Former Secretary of Defense
    Before he stepped down in November 2006, Rumsfeld pushed to get the Department of Defense to approach its business-including its information-technology assets-the way a corporation would. He declared war on the Pentagon's bureaucracy the day before the Sept. 11 attacks.

    MAJ. GEN. Charles Fletcher
    Director of Operations and Plans, U.S. Transportation Command
    Fletcher says the Transportation Command, in charge of moving troops, equipment and supplies, "will execute whatever hand we're dealt [in terms of an exit plan] to do the job we have to do."

    MAJ. GEN. Michael Diamond
    Deputy Director, U.S. Central Command J-4 Logistics Directorate
    Diamond's command oversees U.S. troops in 26 countries, including Iraq and Afghanistan. He believes a U.S. withdrawal from Iraq, done right, could take two years.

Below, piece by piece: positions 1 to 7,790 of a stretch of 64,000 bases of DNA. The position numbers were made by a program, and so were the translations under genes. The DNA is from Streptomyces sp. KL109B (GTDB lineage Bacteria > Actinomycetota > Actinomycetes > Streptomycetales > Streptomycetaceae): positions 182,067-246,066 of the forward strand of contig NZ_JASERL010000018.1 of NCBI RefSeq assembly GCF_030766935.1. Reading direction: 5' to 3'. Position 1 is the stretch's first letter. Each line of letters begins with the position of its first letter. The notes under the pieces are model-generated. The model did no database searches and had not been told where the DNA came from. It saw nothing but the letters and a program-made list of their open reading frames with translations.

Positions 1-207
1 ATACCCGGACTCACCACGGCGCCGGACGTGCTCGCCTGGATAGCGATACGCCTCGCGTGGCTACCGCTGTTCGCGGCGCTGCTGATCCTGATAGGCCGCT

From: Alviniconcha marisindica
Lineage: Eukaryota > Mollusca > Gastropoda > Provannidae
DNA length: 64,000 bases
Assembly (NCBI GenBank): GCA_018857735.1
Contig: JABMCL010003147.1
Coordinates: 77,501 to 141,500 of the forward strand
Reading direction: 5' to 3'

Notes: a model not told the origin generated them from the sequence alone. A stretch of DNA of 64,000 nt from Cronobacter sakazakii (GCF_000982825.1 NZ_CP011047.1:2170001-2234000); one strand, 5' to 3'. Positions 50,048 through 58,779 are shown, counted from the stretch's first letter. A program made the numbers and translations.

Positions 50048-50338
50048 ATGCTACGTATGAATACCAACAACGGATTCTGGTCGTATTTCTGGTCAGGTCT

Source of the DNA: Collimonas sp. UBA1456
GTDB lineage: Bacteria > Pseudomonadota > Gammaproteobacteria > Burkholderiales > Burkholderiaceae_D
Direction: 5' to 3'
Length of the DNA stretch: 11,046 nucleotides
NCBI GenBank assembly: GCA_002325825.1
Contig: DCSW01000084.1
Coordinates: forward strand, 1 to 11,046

COL. Jeffrey Mintzlaff
    Chief of the Transportation Command's J-3 contingency division
    The military is making progress but has work to do to make its supply chain more efficient, Mintzlaff says. He heads the contingency division, which plans and directs all air and surface movements for the Central, Southern and European commands.

    Mary Legeret
    Iraq Operations Officer, Defense Reutilization and Marketing Service (DRMS)
    A civilian on her fourth tour of Iraq, Legeret, who works with the unit that recycles and disposes of military equipment, is investigating how much equipment will hit the DRMS facilities in Iraq, Kuwait and Afghanistan once the exit starts.

    LT. COL. Marvin Benoit
    Surface Deployment and Distribution Command, U.S. Transportation Command
    Benoit helps the services plan how cargo ships get packed to and from Iraq, using a custom-built application called ICODES and the brawn of sailors and stevedores.

    LT. COL. Patrick Burden
    Army Automatic Identification Technology unit
    Burden and his unit are working on RFID projects for the Army to more closely track equipment and supplies in transit through the war zone.

    Next Page: A Heavy Load: The Nuts and Bolts of a Pullout: The Nuts and Bolts of a Pullout">

    A Heavy Load: The Nuts and Bolts of a Pullout

    Sorting

    Each piece of equipment must be categorized as serviceable, unserviceable or recoverable and then further sorted as scrap, hazardous material or requiring demilitarization.

    The Challenge: